Cloud Computing as a Strategy for Preservation of Digital Resources in Academic Libraries in South Africa

Cloud Computing as a Strategy for Preservation of Digital Resources in Academic Libraries in South Africa

Tlou Maggie Masenya
DOI: 10.4018/978-1-7998-8051-6.ch030
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Academic libraries around the world have been struggling with how to preserve their intellectual output. Of all the preservation challenges facing academic libraries, none is more pressing than developing strategies for digital preservation. The chapter thus aimed at investigating the adoption of cloud computing as a strategy to preserve digital resources in academic libraries. Data collection was largely based on a critical review of literature relating to the adoption of cloud computing in academic libraries. The findings revealed that although cloud computing has been seen as one of suitable preservation strategies by many institutions, the level of its adoption is low in academic libraries in South Africa, especially in the area of preservation of digital resources. Several recommendations were also made, and among others were the enactment of preservation policies and improving technology infrastructure. The study further proposed a roadmap that will serve as a guide in the adoption of cloud computing in academic libraries.
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The evolving digital technologies have led to the creation of digital resources by the academic and research institutions, the world over. However, these institutions are facing numerous challenges as they attempt to preserve and sustain their digital resources including dealing with rapid technology obsolescence used and making accessible mass quantities of digital data. Sigauke (2012) noted that some digitized materials have been lost and to date remain inaccessible due to the original software being outdated or incompatible with modern operating systems, and that poses a threat to digital content created by both academic and research institutions. One of the important issues is how and where to store the digital resources that are being preserved while there are many different technical aspects of digital preservation. The technical challenge faced by academic libraries is therefore to ensure that digital information generated today can survive long-term changes in storage media, devices and data formats. Digital preservation is thus a significant problem facing academic libraries and that call for distributed and scalable approaches for managing vast digital collections.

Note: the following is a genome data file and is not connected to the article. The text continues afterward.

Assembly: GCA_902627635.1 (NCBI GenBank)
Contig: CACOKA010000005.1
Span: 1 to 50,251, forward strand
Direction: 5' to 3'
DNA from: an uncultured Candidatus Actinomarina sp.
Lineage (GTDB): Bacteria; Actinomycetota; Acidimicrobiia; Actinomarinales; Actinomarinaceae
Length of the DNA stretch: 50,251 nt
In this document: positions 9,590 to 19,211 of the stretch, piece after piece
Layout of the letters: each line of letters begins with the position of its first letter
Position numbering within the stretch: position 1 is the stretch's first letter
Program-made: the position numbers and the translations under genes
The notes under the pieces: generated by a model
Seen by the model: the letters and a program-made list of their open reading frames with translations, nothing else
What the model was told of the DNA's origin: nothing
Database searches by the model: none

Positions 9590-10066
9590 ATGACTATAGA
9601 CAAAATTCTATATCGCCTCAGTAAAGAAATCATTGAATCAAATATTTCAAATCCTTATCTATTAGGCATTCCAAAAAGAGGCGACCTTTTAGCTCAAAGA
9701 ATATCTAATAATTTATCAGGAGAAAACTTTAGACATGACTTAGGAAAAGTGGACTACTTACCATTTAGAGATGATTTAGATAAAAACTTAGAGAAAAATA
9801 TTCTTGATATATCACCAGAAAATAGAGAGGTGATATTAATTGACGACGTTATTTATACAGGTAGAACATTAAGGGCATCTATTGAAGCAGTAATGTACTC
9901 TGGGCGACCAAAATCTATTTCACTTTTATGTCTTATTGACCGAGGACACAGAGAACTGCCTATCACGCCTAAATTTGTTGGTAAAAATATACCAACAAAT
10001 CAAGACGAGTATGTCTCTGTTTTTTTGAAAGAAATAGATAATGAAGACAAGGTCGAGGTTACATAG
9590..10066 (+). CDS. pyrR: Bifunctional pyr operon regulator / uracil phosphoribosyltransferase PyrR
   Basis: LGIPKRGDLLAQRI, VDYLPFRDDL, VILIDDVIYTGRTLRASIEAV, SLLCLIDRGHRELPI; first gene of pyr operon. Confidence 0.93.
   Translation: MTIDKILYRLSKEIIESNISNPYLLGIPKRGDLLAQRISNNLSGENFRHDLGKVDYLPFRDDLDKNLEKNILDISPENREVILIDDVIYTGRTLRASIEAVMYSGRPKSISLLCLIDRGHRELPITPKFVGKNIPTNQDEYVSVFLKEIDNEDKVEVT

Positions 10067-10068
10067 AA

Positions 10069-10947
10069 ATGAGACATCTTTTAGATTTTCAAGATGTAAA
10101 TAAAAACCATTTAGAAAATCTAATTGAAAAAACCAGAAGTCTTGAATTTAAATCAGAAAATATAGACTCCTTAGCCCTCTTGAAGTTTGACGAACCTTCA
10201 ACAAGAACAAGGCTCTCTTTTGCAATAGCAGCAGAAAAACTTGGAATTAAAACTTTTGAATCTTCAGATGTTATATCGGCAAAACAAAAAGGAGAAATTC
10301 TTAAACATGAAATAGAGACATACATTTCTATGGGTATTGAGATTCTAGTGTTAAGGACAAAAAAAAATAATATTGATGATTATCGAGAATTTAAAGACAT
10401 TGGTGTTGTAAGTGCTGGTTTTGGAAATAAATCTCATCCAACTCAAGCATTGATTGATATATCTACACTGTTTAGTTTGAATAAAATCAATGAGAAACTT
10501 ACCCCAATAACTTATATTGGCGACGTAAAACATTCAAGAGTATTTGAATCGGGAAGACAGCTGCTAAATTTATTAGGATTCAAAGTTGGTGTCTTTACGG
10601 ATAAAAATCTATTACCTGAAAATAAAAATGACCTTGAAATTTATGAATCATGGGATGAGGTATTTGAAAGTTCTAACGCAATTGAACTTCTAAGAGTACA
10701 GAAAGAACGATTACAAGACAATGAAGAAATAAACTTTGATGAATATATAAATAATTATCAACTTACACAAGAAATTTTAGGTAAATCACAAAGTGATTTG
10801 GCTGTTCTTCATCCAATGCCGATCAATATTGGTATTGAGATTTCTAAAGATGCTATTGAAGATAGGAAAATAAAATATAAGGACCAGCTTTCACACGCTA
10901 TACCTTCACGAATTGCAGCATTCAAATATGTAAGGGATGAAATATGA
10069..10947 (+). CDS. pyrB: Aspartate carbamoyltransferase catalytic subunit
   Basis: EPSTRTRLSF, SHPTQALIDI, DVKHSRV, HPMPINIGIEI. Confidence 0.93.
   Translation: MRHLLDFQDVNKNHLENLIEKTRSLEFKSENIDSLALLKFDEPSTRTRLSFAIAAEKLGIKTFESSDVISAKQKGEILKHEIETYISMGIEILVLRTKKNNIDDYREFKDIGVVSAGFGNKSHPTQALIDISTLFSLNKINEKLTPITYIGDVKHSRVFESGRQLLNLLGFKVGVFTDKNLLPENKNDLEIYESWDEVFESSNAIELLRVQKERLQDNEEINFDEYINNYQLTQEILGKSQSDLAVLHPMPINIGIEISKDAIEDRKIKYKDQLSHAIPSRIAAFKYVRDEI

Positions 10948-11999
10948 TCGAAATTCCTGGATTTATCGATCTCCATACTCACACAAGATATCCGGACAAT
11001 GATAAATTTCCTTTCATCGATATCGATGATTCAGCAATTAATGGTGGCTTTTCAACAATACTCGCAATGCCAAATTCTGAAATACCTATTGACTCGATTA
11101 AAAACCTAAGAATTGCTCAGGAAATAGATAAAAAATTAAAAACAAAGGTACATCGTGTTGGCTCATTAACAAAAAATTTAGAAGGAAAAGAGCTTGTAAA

As noted by May (2010) digital preservation involves planning, resource allocation and application of preservation methods and technologies, and it combines policies, strategies and actions to ensure access to reformatted and born digital content regardless of the challenges of media failure and technological change. Academic institutions are constantly in search for low-cost, best solutions and strategies that may enable preservation of their digital resources. Preservation strategy is a well-considered and documented approach to preservation for collecting archives, and its purpose is to ensure that access to the born digital archives accessioned by a repository can be maintained indefinitely. In this chapter, cloud computing is seen as one of suitable preservation strategies and the prospect of using this technology to preserve digital materials has become an option in most academic institutions, the world over. Cloud computing, more specifically, cloud-based data storage offers some potential to help address the issues of data storage for digital preservation including offering redundant and geographically diverse data storage (Corrado & Moulaison, 2015). Cloud computing is the delivery of computing resources via the internet as a service and its pay-per usage model, flexibility and scalability features has the potential to transform economic activities. It promises better delivery of Information Technology (IT) services as well as availability wherever needed at reduced costs with users paying only as much as they consume through the services of cloud service providers. The National Institute of Standards and Technology(NIST) (2011) defines cloud computing as a model for enabling ubiquitous, convenient, on-demand network access to a shared pool of configurable computing resources (e.g. networks, servers, storage, applications and services) that can be rapidly provisioned and released with minimal management effort or service provider interaction). Kabata (2012) also defines cloud computing as a form of distributed storage involving shared hardware or several virtual machines running on a physical machine. In cloud computing, data and the entire technical infrastructure of an organization are moved from corporate data-centers to cloud service providers (NIST, 2011).

Cloud computing can thus be used as an environment for scholarly communication, collaboration, discovery, publication, and dissemination of scholarly works (Singh & Veralakshmi, 2012). For the libraries cloud-based services are another way library patrons interact with the information which makes it inevitable for the librarians to make themselves acquainted the way information is stored, managed and delivered in the cloud (Bushhousen, 2011). Goldner (2010) mentioned that the main focus of libraries moving into the cloud has been discovery services, that is the need to disclose libraries’ vast collections on the Web. The libraries can therefore apply cloud computing to data integrity, upgrade and maintenance, intellectual property management, backups, disaster management and failover functions.

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